Where have all the flowers gone? That allusion implies how long I’ve been in the classroom
Came here to Hope College in 1971. Thought I’d stay maybe three or four years. Wednesday, April 23, thirty-seven years later, I walked out of my last class
Felt a little like Icarus in that Bruegel painting. Not that I plunged to my death. But I sure plunged. And all around me were students and teachers heading to their classes or meetings or study dates or out to lie in the first sunshine of spring, many of the students chattering away on their cell phones. I looked at the buildings where I got to be with my students and the one where I had my office, then walked to the car and drove home.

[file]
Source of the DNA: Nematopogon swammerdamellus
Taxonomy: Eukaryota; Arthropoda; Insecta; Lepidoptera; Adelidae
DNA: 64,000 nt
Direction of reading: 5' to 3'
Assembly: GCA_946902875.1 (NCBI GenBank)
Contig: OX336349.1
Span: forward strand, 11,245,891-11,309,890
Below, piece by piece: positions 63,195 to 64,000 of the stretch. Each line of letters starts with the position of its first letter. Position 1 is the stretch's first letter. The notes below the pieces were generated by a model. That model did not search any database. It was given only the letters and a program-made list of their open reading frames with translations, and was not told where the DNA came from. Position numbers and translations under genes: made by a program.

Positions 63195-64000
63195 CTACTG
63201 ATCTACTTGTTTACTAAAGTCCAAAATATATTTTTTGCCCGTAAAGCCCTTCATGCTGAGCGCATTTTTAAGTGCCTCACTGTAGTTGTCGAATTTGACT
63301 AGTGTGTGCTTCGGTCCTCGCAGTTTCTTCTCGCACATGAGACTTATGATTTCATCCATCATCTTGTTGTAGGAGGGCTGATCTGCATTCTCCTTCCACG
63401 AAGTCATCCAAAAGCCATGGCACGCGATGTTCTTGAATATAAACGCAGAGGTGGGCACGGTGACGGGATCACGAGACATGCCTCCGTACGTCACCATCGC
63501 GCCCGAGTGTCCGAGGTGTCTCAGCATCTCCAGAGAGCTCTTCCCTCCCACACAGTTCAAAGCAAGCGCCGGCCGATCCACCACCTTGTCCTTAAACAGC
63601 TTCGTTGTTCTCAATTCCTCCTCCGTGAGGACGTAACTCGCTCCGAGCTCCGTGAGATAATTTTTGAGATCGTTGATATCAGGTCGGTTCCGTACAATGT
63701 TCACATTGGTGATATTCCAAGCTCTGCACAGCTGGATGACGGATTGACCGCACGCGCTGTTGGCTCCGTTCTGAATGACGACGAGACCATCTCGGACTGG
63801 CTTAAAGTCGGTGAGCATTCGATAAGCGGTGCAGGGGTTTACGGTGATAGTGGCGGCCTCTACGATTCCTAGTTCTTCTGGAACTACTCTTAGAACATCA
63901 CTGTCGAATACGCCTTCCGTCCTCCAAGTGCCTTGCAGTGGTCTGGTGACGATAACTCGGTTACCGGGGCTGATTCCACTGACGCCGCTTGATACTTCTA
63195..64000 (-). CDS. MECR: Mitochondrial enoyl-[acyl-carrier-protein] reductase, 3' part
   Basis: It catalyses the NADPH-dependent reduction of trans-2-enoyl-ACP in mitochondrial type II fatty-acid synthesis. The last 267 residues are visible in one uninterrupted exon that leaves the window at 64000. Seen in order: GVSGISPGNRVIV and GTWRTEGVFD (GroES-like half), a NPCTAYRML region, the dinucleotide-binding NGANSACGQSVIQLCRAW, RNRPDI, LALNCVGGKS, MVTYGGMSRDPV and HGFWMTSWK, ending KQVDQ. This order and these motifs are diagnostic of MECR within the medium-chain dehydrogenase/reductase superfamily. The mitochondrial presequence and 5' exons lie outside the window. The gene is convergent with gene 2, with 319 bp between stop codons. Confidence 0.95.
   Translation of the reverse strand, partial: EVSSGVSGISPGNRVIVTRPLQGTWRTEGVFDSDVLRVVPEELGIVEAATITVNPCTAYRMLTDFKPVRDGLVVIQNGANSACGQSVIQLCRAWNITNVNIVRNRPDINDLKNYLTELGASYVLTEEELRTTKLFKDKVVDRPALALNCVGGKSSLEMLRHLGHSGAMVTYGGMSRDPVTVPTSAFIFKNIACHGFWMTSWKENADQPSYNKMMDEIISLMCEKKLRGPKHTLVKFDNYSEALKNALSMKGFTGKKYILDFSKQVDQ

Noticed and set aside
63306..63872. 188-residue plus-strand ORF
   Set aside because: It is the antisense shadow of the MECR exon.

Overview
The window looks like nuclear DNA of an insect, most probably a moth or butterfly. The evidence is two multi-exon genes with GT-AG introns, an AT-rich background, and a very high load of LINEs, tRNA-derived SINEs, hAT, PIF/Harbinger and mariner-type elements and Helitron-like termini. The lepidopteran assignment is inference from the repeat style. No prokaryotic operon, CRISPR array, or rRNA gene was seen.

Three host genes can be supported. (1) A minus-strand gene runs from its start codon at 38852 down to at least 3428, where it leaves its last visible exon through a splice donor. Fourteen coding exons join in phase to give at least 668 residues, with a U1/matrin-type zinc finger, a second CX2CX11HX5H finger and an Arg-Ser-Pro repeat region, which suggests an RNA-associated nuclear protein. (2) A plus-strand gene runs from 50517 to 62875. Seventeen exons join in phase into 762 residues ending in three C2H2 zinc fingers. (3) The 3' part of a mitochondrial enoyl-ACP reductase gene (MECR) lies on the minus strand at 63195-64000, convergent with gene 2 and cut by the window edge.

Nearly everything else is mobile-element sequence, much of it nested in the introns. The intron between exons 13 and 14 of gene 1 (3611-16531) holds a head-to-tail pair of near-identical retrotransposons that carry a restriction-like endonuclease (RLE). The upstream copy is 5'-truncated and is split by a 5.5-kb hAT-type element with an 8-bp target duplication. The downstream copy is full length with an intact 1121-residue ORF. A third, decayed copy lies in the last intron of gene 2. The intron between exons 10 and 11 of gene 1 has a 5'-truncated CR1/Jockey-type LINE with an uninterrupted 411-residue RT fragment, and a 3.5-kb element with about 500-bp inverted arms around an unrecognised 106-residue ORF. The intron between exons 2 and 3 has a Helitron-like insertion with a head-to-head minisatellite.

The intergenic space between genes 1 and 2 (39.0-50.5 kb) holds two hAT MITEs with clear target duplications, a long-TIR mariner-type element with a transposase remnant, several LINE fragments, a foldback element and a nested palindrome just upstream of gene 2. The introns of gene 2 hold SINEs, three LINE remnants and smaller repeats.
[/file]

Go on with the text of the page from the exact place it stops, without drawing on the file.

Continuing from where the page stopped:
The scary thing about having a teaching life close down is that you have so little to measure it by. You hope that you did a lot more good than harm. And yet realizing even one harmful result could ignite a forest fire in your mind burning away any hopes for good memories that were trying to sprout, thrive, and offer some comforting shade.
So, you go home. When you walk in the door, Charlie the dog runs to greet you. A bit later Julie comes home from real work. You sit with her on the couch, turn on ESPN, take her hand, and feel all of what lies ahead stretching out there somewhere.